At first glance, the unit's overall design doesn't look particularly noteworthy, but closer inspection reveals a classy exterior. A tough plastic slider protects the unit's component jacks rather than the cheap rubber flap you would normally expect to find. In terms of weight, the HDR-SR5E comes in at over half a kilogram, which is enough to keep your footage reasonably steady without burdening your arms.
We found the touch screen controls to be responsive and user-friendly, with the majority of features easy to locate in the menu. For those who prefer to just point and shoot however, the included 'easy' button makes things even simpler; with the camera automatically adjusting modes and settings to suit your environment. We would therefore recommend this model to novices and older/younger users who find camera menus difficult to navigate.
More adventurous users will find plenty of adjustable settings on this unit, including the excellent Smooth Slow Record function which records footage at a quarter of its usual speed. This is a very handy mode for athletes who want to study their technique, such as tennis serves, without any motion blur. Another noteworthy playback feature is Face Index, which automatically detects faces in a moving image and displays them on the touch screen as thumbnail images. In addition to these helpful features, the HDR-SR5E also has adjustable shutter speeds, white balance modes, a selection of digital effects and manual focus.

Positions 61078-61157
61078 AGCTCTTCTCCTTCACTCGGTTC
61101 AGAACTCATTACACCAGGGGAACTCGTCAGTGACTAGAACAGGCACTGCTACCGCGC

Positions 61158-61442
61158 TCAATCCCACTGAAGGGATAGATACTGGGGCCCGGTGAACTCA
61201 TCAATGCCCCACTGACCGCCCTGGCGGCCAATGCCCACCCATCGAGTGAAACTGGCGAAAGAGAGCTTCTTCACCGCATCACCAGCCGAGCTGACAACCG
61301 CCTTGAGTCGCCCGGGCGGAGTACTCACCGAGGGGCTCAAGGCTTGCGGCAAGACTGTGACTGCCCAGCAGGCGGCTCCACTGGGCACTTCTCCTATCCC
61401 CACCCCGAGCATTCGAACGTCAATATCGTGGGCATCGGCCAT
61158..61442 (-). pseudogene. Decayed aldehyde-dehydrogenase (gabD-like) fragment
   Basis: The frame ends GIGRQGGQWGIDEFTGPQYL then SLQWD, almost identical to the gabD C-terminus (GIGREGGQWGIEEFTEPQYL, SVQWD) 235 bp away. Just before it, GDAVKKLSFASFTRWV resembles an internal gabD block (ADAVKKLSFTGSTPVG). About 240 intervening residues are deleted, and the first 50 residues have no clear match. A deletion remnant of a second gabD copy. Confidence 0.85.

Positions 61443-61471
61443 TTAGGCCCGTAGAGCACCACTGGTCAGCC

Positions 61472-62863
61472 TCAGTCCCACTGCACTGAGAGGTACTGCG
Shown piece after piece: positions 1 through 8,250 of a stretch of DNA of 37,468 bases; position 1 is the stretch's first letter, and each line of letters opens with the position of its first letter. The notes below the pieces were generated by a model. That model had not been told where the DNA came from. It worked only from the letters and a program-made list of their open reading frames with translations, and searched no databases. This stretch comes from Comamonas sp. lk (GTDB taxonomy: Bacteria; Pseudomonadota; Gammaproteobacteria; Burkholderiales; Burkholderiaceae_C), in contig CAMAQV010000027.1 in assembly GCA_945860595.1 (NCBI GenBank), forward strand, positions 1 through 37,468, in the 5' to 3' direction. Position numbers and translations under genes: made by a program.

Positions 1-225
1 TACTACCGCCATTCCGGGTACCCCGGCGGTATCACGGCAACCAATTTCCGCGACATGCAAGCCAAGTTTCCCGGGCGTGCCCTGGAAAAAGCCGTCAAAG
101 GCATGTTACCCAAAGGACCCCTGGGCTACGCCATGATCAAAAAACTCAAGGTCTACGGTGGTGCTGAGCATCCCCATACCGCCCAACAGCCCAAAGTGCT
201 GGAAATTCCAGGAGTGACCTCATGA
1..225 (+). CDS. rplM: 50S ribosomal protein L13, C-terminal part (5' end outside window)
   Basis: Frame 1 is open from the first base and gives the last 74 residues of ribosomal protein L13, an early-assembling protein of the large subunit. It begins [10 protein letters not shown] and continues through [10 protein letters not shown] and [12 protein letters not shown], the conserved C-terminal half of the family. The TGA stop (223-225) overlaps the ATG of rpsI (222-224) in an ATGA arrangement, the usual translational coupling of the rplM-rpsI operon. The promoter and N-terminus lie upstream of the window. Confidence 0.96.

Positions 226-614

Like Sony's other hard disk-based handycams, the HDR-SR5E attaches to an included docking station which doubles as a battery charger and data transferring device. This allows you to transport your files to a TV or computer for viewing and editing purposes. Making DVDs of your video footage is a simple one-step procedure thanks to the handy 'disc burn' button located on the docking station. However, if you plan to extensively edit your footage, you will need to purchase editing software that supports high definition video